This June marked Sullivan & Stanley’s inaugural Future Business summit, which was inspired by the looming challenge of transformation and the pressures our clients face to keep up with this fast-paced world.
The event drew a crowd of over 100 senior executives and interim change agents, showcasing world-class speakers who unveiled what it actually takes to move towards a future business.
The experts in attendance were in agreement that new ways to change and transform were urgently needed in order to cope with the complexity of the new world.
On average, I meet with around three businesses a week, most of which are unprepared for the future. And those who neither anticipate it nor take the necessary measures will be hit the hardest.
The reality is, transformation is incredibly hard. If it were easy, everyone would already be successfully transforming.
The business graveyard
The future is coming to disrupt your customer base, your revenue streams, your most carefully crafted strategies and, perhaps even, your career.It has been a tumultuous year: Toys R Us, Maplin, MotherCare and Carillion all failed at these hurdles and suffered fatal results. The Guardian recently reported that a fifth of UK high street retailers aim to cut staff in the next three months.
But casting our eyes back further, it has actually been a tumultuous 20 years, demonstrated by the collapse of giants Blockbuster and Kodak. The average lifespan of a FTSE 500 company has reduced from 60 years in the last century to just 18 years as of this decade.
As we face countless threats today, it is the big tech companies that are taking the most extreme and disruptive measures. Amazon’s announcement of a venture into healthcare wiped £30 billion off that industry overnight, while Facebook is trying to deflect from its privacy violation woes by launching its own currency and bank.
Take Disney, which, despite having a market cap 25 times larger than Netflix’s ten years ago, has now been overtaken by this online streaming platform.
Although 74 years younger than Disney, Netflix has realised and acted upon the pressures of the future of the film and entertainment industry.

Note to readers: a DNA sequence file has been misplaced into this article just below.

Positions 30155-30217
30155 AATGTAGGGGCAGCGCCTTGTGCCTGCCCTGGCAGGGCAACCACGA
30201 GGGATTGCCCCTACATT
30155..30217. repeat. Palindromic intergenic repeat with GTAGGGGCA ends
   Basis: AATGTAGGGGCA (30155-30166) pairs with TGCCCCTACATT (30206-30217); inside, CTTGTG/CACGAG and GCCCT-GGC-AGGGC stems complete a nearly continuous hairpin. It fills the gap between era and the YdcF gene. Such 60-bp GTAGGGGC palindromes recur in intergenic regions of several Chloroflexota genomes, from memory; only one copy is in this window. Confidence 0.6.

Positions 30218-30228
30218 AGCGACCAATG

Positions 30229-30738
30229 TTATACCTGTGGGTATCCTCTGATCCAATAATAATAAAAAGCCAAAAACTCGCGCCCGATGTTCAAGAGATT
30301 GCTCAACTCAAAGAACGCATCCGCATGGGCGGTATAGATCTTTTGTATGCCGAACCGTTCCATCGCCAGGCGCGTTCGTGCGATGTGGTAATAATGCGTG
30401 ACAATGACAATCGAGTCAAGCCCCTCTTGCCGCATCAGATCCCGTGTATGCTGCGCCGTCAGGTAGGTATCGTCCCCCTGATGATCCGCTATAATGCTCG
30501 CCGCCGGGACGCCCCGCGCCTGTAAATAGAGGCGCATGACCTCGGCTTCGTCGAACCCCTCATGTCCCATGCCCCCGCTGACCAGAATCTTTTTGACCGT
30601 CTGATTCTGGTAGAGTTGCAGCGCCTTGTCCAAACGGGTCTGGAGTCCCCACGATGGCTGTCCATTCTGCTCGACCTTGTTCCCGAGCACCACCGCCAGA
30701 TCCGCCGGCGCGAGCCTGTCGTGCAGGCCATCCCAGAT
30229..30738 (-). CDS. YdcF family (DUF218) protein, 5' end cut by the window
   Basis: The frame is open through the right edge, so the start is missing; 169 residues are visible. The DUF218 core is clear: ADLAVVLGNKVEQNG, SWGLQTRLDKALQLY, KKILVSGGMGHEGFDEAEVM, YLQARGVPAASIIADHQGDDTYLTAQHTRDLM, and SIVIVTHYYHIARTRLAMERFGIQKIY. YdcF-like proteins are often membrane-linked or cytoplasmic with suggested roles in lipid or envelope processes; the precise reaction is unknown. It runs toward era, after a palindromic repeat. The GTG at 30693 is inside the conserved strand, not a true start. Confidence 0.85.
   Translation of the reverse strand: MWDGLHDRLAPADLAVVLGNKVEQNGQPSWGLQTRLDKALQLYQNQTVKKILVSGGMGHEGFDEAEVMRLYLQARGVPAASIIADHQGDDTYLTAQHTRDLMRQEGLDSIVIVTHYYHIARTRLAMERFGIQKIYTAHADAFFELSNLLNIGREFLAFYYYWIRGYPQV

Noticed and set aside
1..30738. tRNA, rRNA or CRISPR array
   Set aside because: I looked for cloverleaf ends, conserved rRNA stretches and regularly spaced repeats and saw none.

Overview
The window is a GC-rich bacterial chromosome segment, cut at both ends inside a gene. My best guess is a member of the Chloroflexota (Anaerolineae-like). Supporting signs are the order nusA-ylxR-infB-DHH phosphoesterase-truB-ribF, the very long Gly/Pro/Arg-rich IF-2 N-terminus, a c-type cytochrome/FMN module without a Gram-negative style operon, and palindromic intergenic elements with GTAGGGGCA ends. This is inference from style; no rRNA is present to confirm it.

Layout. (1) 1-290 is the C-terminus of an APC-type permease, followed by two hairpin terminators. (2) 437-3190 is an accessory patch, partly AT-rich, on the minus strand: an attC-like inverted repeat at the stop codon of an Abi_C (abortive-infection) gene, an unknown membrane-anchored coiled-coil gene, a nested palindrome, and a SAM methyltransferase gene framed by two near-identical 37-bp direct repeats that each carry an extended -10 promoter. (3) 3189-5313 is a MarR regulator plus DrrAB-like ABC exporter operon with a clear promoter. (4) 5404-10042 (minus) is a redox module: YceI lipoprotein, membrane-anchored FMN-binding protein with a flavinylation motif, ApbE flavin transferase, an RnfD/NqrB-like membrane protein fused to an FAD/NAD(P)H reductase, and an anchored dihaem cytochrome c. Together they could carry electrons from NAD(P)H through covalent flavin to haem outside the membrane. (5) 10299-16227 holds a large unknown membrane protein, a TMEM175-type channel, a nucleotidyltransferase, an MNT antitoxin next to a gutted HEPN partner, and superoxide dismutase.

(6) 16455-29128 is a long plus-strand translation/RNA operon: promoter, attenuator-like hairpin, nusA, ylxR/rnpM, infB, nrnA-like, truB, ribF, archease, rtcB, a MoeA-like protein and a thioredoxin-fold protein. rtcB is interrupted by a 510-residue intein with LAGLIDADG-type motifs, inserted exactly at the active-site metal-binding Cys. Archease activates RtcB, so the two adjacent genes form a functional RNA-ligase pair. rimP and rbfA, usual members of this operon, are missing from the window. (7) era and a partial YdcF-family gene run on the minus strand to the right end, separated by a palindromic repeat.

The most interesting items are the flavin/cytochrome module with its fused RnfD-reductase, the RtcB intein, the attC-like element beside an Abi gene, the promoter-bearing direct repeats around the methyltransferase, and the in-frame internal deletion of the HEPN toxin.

Newer, more focused and purpose-led businesses, which have no legacy and fewer politics but instead more funding and more engaged people, are becoming the new success stories – the place where the talent wants to be.
Growth can only occur outside of the comfort zone.
Where will the business world be in three, five, 10 years time? And what role do we all have to play in this?
As with anything, no one can predict exactly what is around the corner. All we know is that it’s time to adapt, so that we can prepare ourselves with the best possible toolkit to ride out this uncertainty in a rapidly evolving world.
We all have a role to play in making a stand and catalysing the move to the future of business.
The Responsive.org Manifesto stated:
“The tension between organisations optimised for predictability and the unpredictable world they inhabit has reached a breaking point.”
It is those business leaders who take the easy road of falling back on the “if it isn’t broke, don’t fix it” mentality who will suffer the most.
To transform your current business into a future business, it is imperative that you decentralise, bring forth a mentality of continuous improvement into the business and strive to create a learning, collaborative environment.
Our exec delegates who attended the debut Future Business Summit got further insight and learnings into what this transformation can look like: a more open, agile, inclusive and interactive culture which utilises the skills and knowledge of teams to deliver successful transformations.
Please get in touch if you wish to attend. We only have 5 spaces left for a 150 capacity.